H2O Supply Opportunist

You're only as strong as your weakest link, or so the saying goes, and Bruce Beavis, vice president of strategic sourcing for US Filter, is maximizing opportunity, making sure his company's supply chain is made of only the strongest, most efficient links.

[From iSource Business, May 2001] It's a tale of startling growth: two hundred acquisitions in eight years. Purchased by the industry's largest global player in 1999. A total of $4.5 billion in revenues.

As whirlwind as it seems, that's the story of Palm Springs, Calif.-based US Filter, which has grown from a tiny water equipment manufacturer to a leading provider of water and wastewater treatment systems and services, doing everything from supplying bottled water to treating hazardous waste. In 1999, when the company was bought by Vivendi Water, it became the North American operating unit of the Paris-based water company giant.

Heading up strategic sourcing for the operation is Bruce Beavis, vice president of strategic sourcing. His secret weapon: the use of e-technology to turn his supply chain into a lean, mean machine  and one that gives him a competitive advantage. In the three years since he joined the company, he has initiated a series of farseeing e-commerce initiatives. His decisions have always been guided by a level-headed approach, honed by previous positions in operations and strategic planning at Rollins Environmental and Scott Paper, as well as at Deloitte & Touche, where he specialized in operations management.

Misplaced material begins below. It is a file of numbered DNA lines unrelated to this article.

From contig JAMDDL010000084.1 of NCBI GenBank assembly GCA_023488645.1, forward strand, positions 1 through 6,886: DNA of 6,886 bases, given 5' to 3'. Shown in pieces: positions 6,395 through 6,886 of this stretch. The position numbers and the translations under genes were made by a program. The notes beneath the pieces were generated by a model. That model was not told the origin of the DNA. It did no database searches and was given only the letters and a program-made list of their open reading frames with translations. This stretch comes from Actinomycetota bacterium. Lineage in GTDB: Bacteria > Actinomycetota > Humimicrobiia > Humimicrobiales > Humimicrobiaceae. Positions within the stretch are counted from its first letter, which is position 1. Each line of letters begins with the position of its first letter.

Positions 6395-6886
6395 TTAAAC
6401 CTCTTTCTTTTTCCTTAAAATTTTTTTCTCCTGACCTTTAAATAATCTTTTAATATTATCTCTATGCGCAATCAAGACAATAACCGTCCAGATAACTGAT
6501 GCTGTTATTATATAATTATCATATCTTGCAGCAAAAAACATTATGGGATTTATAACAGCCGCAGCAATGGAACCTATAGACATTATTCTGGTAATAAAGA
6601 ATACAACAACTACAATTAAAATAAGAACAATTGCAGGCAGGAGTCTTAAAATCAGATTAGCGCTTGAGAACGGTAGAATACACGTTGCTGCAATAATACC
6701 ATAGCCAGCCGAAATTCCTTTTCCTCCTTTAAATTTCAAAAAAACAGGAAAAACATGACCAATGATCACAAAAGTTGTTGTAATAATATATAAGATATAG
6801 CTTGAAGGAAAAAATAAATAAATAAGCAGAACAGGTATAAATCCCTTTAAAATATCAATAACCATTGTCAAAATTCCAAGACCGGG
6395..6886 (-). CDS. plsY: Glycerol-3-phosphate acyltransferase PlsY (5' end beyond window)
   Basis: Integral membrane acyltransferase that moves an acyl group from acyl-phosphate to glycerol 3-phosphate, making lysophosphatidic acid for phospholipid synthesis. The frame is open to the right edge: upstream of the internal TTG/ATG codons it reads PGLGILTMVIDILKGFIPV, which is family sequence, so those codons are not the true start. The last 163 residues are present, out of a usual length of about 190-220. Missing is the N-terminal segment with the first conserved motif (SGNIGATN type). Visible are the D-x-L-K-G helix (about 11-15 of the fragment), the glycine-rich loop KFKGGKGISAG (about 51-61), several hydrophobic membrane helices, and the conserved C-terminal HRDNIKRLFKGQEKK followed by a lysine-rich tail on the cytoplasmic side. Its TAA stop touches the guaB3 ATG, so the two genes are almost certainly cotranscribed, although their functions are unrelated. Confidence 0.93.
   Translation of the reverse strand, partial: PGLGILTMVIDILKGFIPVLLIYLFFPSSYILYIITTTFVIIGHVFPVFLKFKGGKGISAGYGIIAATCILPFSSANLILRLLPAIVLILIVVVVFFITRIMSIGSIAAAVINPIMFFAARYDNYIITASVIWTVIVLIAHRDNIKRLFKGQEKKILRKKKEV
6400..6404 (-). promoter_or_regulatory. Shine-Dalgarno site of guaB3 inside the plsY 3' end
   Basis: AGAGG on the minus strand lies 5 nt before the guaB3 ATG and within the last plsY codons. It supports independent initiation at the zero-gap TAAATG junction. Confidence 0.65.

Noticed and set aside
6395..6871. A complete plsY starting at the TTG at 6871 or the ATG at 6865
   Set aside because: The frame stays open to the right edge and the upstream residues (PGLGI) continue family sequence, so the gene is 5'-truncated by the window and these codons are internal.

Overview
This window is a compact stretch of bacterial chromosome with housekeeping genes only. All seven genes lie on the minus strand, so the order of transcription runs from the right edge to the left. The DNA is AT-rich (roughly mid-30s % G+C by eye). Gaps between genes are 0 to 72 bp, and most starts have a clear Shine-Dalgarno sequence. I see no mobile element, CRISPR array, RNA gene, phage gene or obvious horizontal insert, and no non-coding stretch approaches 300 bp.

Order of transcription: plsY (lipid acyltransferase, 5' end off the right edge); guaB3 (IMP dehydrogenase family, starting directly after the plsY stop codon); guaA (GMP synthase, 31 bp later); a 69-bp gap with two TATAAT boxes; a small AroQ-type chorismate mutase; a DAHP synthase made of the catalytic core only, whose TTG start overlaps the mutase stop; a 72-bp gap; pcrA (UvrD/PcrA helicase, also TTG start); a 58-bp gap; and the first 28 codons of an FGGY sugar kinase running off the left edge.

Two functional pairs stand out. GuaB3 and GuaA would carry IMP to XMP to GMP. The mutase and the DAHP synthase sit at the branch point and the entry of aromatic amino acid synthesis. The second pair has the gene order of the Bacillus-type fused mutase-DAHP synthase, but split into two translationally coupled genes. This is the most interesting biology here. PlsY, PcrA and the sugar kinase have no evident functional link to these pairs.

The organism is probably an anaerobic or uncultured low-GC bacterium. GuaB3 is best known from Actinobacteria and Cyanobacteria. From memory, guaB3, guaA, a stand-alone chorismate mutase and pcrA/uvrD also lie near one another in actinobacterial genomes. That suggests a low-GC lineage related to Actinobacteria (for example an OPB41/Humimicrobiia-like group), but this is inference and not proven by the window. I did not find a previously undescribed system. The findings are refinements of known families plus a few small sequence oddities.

Here is what Beavis has to say about technology and its impact on the supply chain in his company.

iSource: Tell us how technology is affecting the supply chain within your company.

Beavis:  With the Internet, we have a whole series of tools we never had in strategic sourcing, and those tools are allowing us to reach out to more suppliers in more places much faster than we could before. Plus, we can source the things we buy globally with more ease and efficiency. At the same time, the Internet is providing an automated way to perform functions that used to be difficult or expensive.

For example, a lot of the things we purchase are configured. If we buy, say, a pump, there are perhaps 12 standard features that need to be addressed before the right one can be selected. Things like pressure, temperature and the kind of application it's used in. We're in the pilot phase of an online configurator that lets us fill out questions about the features that are needed and then searches a database of manufacturers, pulling the correct model number for the product that satisfies all the requirements. It will save us huge amounts of time in our entire design, specification, engineering and purchasing process. Instead of seeking information by looking in manuals or going to individual Web sites, we have a tool that can simultaneously search and check multiple product offerings.